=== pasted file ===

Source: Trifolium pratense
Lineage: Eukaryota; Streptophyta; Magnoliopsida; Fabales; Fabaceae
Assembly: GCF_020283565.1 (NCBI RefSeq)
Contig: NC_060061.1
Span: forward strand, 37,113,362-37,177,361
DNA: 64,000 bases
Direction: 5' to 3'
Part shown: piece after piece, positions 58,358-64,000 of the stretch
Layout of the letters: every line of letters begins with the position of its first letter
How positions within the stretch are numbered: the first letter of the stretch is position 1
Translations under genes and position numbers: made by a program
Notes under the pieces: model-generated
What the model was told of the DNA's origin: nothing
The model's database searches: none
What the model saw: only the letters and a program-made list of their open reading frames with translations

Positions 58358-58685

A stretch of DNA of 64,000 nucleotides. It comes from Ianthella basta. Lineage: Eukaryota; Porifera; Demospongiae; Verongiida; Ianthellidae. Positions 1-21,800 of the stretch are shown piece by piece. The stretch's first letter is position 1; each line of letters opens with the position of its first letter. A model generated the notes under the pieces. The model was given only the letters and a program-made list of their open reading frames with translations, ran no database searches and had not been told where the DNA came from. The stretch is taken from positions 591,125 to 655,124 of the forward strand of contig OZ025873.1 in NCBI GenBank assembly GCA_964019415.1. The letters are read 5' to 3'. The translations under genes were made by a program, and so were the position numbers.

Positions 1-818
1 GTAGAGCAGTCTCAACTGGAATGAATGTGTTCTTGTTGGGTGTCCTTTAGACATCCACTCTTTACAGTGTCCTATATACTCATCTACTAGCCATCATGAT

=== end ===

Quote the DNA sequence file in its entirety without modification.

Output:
Source: Trifolium pratense
Lineage: Eukaryota; Streptophyta; Magnoliopsida; Fabales; Fabaceae
Assembly: GCF_020283565.1 (NCBI RefSeq)
Contig: NC_060061.1
Span: forward strand, 37,113,362-37,177,361
DNA: 64,000 bases
Direction: 5' to 3'
Part shown: piece after piece, positions 58,358-64,000 of the stretch
Layout of the letters: every line of letters begins with the position of its first letter
How positions within the stretch are numbered: the first letter of the stretch is position 1
Translations under genes and position numbers: made by a program
Notes under the pieces: model-generated
What the model was told of the DNA's origin: nothing
The model's database searches: none
What the model saw: only the letters and a program-made list of their open reading frames with translations

Positions 58358-58685

A stretch of DNA of 64,000 nucleotides. It comes from Ianthella basta. Lineage: Eukaryota; Porifera; Demospongiae; Verongiida; Ianthellidae. Positions 1-21,800 of the stretch are shown piece by piece. The stretch's first letter is position 1; each line of letters opens with the position of its first letter. A model generated the notes under the pieces. The model was given only the letters and a program-made list of their open reading frames with translations, ran no database searches and had not been told where the DNA came from. The stretch is taken from positions 591,125 to 655,124 of the forward strand of contig OZ025873.1 in NCBI GenBank assembly GCA_964019415.1. The letters are read 5' to 3'. The translations under genes were made by a program, and so were the position numbers.

Positions 1-818
1 GTAGAGCAGTCTCAACTGGAATGAATGTGTTCTTGTTGGGTGTCCTTTAGACATCCACTCTTTACAGTGTCCTATATACTCATCTACTAGCCATCATGAT